Childminding is governed by the Childcare (1991) Act and the Child Care Regulations (2006), but only a small minority are currently included in the new registration system for childcare services. This will change over the coming years due to the National Action Plan for Childminding https://www.gov.ie/en/campaigns/df207-national-action-plan-for-childminding-2021-2028
Under the current Regulations, a childminder can mind up to five unrelated children under the age of six. Registration with the Child and Family Agency is obligatory if four or more preschool children are being minded, and these childminders are inspected by the Early Years Officer.
Under current planning laws, a childminder can have no more than six children in the home under local planning regulations.
If a childminder plans to mind 4 or more pre-school children they must register with Tusla, 3 months prior to the commencement of minding the 4th pre-school child. Tusla registered childminders are subject to inspection by Tusla’s Early Years’ Inspectorate.
All childminders are recommended to have appropriate childminding insurance for their service however, Tusla Registered Childminders must ensure that the childminding service is adequately insured and hold a current certificate of insurance. Insurance may be accessed through one’s current home insurance company or Childminding Ireland. Under local planning (Business Legislation Schemes and Supports) laws you can mind no more than 6 children of any age, including your own, something reflected in Childminding Business and home insurance
Childminders who are not required to register with TUSLA (because they mind three or fewer preschoolers or provide school age care) may voluntarily notify their city or county childcare committee of their childcare service.
A childminder will agree rates individually with each family according to requirements, i.e. number of children to be minded, number of meals provided, transport to or from school etc.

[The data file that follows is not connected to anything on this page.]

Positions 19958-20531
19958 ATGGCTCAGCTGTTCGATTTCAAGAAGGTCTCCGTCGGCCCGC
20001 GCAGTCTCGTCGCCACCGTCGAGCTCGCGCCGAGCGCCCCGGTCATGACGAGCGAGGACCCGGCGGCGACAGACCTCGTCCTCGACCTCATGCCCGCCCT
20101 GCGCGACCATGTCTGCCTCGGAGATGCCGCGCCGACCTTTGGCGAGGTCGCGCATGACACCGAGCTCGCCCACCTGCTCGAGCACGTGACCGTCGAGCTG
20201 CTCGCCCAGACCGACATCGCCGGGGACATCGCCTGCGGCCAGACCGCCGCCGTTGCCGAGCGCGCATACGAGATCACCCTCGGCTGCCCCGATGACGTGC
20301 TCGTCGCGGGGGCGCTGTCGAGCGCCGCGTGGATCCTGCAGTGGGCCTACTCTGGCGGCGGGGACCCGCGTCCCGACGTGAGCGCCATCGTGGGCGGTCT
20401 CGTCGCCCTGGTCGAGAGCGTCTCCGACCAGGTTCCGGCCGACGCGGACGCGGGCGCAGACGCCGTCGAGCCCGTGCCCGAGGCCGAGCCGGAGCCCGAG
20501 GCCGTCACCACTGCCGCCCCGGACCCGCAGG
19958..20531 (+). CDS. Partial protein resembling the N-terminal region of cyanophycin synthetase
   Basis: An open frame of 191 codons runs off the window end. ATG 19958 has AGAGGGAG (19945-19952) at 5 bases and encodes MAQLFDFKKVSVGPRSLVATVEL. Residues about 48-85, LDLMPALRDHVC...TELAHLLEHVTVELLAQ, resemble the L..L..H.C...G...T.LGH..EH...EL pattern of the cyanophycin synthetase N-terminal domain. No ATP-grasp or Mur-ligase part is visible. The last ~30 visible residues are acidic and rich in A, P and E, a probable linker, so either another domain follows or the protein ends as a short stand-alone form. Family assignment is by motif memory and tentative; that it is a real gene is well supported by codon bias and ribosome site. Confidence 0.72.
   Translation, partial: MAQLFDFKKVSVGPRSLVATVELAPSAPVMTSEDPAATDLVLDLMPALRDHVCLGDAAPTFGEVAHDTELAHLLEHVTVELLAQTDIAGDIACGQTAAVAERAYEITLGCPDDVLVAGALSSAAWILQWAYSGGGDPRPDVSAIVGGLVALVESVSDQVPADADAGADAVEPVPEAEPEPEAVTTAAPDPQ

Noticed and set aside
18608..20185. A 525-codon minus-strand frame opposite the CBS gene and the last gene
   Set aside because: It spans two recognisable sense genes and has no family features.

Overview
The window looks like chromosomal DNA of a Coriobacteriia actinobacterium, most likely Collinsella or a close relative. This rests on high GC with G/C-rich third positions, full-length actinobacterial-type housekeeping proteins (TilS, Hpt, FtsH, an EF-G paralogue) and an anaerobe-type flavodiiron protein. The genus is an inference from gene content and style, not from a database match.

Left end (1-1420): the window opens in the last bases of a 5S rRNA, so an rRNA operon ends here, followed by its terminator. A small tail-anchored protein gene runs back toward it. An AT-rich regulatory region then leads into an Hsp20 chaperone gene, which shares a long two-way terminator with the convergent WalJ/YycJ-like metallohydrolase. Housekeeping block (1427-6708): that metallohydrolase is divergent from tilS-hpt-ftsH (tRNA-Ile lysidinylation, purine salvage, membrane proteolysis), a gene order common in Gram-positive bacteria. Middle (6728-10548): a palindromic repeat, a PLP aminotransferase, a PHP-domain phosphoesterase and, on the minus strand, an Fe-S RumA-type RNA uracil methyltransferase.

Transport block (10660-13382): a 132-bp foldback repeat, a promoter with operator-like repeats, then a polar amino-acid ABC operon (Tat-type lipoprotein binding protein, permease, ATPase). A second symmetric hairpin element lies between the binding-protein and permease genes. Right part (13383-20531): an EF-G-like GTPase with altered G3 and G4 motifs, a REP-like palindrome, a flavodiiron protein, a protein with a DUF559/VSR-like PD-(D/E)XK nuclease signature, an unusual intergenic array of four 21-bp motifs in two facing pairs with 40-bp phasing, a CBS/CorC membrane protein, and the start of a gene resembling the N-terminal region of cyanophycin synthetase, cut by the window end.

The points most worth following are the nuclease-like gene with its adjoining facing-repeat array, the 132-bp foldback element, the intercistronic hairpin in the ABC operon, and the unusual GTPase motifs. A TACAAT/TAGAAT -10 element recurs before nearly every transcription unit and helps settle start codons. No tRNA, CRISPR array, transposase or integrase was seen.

Hourly rates are dependent on number of factors such as the number of hours that you may be engaging a childminder; the qualifications that the childminder holds and the years of experience that the childminder has. Services such as collection and drop off at school/other extra-curricular activities (such as visits/trips) and whether or not provision of food is something you require will also effect the cost of engaging a childminder.
It is important that you discuss all these items with a childminder and agree on a clear pricing structure before engaging services to avoid any confusion further down the line. Many childminders will be able to draft up a simple contract between the childminder and the parent which will clearly outline the pricing structure and what is or isn’t included in the price agreed.
While both a childminder and a nanny offer home based care, a childminder works in his/her own home, where a nanny works in the family home. Typically, a childminder is self-employed, whereas a nanny is considered an employee, and her employer, the family, needs to take care of taxes, PRSI etc. For more information on Nannies, go to: http://www.citizensinformation.ie/en/employment/types_of_employment/full_time_employment/domestic_workers_in_ireland.html
Arrange to visit potential childminders in their own homes, ideally when there are children there so you can see if the atmosphere is happy and busy. Ask to look over the house and see the areas available to the children. Have a look at the toys, books and equipment. Ask lots of questions! You should always ask for character references and follow these up.
It is recommended that you pay your childminder for 52 weeks a year. In the case of extended breaks, for example in the case of parents who are teachers, it is usual for childminders and parents to work out an arrangement whereby a proportion of the cost is paid to retain the place. These arrangements should form part of the initial contract that is agreed between childminder and parent.